If you’re one of the many millions of people who suffer from Irritable Bowel Syndrome (IBS), you’ve probably tried all sorts of food combinations and exclusions to get to the root of your tummy troubles.
While what you eat is, of course, important when it comes to IBS, considering how you eat is vital too. It’s also really important to manage your general stress levels, including in relation to eating, as stress is a known trigger for IBS.
In our hyper-connected modern world, we’re often flooding our system with the stress hormone cortisol. While a bit of cortisol isn’t necessarily a bad thing, living constantly in 'fight or flight' mode rather than allowing our bodies to get into a 'rest or digest' state isn’t great for us – or our digestion.
Putting in place some tools and techniques to manage stress, such as meditation and mindful eating, can therefore be helpful if you've tried other ways to ease the symptoms of IBS.
Eating slowly benefits
Your digestion starts before you put any food in your mouth. Looking at food, breathing in its aromas and even just thinking about a delicious meal is said to kick off the cephalic phase of digestion. This stimulates areas of the brain that activate your parasympathetic, or 'rest and digest, system.
It’s one of the reasons why taking a little time over food is particularly important if you have digestive troubles. If you’re rushing into things, you’re not giving your body the chance to digest food properly. And this is where eating more mindfully comes into play.
Many of the studies connected to meditation and IBS have tended to look at wider programmes of mindfulness or meditation, rather than mindful eating specifically (1). However, they have indicated that employing mindfulness techniques can help with managing symptoms of digestion issues like IBS. Official guidance from the National Institute for Health Care and Excellence, based on reviews of clinical evidence, also recommends taking time to eat without rushing (2).
As a fellow IBS sufferer, I know firsthand how challenging and stressful it can be to eat when you’re not sure how your body will react. Using mindful eating as a meditation can help manage your meal-time stress – and the side benefit is that it makes eating a lot more pleasurable too!
Mindful eating techniques and benefits
Mindful eating is not something new. It’s actually part of ancient Buddhist traditions and has been incorporated into modern secular mindfulness programmes. There are many ways to learn, practice and exercise mindful eating today so you can start to reap the benefits.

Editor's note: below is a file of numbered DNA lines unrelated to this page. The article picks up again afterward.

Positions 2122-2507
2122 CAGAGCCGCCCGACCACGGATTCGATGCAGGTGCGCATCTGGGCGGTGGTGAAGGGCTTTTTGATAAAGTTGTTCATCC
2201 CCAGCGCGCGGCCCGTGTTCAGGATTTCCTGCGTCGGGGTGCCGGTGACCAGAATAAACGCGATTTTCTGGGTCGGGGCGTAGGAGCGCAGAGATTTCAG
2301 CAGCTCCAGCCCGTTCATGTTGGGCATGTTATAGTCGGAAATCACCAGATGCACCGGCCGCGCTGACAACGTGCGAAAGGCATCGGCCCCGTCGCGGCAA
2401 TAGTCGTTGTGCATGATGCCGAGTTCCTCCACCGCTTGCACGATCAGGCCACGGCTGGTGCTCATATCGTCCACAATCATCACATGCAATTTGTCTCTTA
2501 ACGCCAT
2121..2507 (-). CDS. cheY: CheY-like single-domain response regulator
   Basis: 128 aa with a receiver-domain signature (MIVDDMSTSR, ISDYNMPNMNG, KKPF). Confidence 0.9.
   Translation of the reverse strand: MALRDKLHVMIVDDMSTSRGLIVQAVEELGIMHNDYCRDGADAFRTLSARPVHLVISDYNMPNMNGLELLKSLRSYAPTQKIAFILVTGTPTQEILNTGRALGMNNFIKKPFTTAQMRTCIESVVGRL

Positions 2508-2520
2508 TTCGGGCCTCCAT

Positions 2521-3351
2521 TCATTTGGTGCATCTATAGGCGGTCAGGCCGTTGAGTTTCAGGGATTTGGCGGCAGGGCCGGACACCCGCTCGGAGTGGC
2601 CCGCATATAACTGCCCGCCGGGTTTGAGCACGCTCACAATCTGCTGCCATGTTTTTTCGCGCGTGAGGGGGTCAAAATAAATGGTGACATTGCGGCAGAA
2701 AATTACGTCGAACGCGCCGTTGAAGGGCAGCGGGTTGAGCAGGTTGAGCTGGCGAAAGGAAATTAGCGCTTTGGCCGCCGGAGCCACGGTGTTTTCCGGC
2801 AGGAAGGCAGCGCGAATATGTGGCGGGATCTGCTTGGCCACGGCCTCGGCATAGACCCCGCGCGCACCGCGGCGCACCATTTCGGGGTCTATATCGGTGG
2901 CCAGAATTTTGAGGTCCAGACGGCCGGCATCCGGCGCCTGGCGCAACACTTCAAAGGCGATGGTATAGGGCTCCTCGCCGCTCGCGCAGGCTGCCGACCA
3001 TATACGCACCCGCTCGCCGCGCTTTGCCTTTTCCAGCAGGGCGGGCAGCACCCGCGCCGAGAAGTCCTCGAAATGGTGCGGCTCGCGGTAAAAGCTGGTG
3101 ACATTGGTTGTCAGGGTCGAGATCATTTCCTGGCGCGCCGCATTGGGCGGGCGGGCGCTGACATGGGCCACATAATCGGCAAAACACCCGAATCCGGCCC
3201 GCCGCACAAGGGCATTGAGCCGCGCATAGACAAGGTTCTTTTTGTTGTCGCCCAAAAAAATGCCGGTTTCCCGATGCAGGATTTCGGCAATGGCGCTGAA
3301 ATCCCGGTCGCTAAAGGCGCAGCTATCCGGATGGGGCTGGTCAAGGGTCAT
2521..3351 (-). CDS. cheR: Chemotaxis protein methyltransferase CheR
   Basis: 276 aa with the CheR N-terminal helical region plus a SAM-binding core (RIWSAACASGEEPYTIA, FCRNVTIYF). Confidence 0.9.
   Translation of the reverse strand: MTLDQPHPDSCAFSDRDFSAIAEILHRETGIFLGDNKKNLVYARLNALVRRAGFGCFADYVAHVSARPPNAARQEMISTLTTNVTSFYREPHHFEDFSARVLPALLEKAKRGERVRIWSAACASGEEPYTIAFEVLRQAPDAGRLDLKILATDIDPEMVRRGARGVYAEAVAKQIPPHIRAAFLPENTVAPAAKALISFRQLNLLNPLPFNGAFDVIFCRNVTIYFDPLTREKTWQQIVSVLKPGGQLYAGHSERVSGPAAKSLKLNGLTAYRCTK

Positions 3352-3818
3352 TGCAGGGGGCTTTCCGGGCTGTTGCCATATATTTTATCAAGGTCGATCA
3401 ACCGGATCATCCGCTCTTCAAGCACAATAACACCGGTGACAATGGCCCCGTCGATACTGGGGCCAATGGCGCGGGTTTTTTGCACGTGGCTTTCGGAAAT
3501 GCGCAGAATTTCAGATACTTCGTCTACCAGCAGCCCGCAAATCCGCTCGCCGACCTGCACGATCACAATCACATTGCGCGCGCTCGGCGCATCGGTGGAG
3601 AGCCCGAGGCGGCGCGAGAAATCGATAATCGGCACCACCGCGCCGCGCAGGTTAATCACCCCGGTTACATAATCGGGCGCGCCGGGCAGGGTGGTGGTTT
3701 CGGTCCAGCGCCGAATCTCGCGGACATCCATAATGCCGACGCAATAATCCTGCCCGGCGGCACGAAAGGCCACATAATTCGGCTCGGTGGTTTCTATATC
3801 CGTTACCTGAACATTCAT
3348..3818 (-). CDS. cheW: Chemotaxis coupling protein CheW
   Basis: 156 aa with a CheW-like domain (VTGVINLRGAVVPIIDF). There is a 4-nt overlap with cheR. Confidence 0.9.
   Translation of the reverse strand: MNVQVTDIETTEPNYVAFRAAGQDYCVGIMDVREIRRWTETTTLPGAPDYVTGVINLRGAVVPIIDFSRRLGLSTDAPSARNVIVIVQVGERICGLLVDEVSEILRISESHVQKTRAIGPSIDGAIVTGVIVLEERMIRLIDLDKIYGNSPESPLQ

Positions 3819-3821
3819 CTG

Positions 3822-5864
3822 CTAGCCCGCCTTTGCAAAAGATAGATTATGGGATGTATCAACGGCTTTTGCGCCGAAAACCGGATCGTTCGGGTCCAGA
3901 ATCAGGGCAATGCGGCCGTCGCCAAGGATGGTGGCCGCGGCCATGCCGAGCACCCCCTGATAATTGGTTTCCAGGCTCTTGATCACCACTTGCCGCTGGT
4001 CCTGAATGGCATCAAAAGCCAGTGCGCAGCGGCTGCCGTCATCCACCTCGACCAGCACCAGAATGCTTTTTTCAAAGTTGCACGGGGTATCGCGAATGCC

So often we eat in a distracted state (i.e. sitting at our laptops over lunch) or rush into our first mouthful while already loading the next one on to our fork. It is another form of disconnection with our bodies – and listening to your body is really important in managing something like IBS.
Mindful eating is in contrast about slowing down, becoming more connected and using something we need to every day, eat, as another form of meditation. Technically it is supposed to be a non-judgemental experience, but I personally like to ruminate on the pleasure of eating this way.
You can try it is as a full meditation, as below, or just take a few elements to explore. As with all meditation, mindful eating doesn’t have to be all or nothing.
You can set aside a specific meal to savour in full and quiet focus, or you could try it over a cup of tea. Or maybe just one fully considered mouthful. Mindful eating can even be applied in the preparation of your food, but certainly, it should start before you take your first bite.
Mindful eating meditation
1. Sit somewhere quiet and relaxing, without distractions. Start by taking a few breaths in and out through your nose to get settled and focussed.
2. Take a little time to look at the food in front of you, considering its colours, textures and anything else you can see. You might want to pick up a little piece of food and observe how it feels in your fingers (though not if it’s soup!). Lift a small amount to your nose and breathe in, really enjoying the aromas.
3. Take a small mouthful, putting your cutlery down if you’re using any, and chew slowly giving it your full attention. Notice how it feels in your mouth, flavours that develop and flavours left behind. Sit with this for a moment or two before taking your next mouthful.
4. Repeat this, slowly, for the rest of your meal. And if you can, sit for a minute in quiet at the end enjoying the sensation of slow.
Start to enjoy the time you carve out for yourself when it comes to your meals – you may be surprised by how good you feel afterward and how relaxed your tummy feels.
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1. Gaylord et al, Mindfulness training reduces the severity of irritable bowel syndrome in women: results of a randomized controlled trial, The American Journal of Gastroenterology volume 106, pages 1678–1688 (2011)
2. National Institute for Health Care and Excellence: https://www.nice.org.uk/guidance/cg61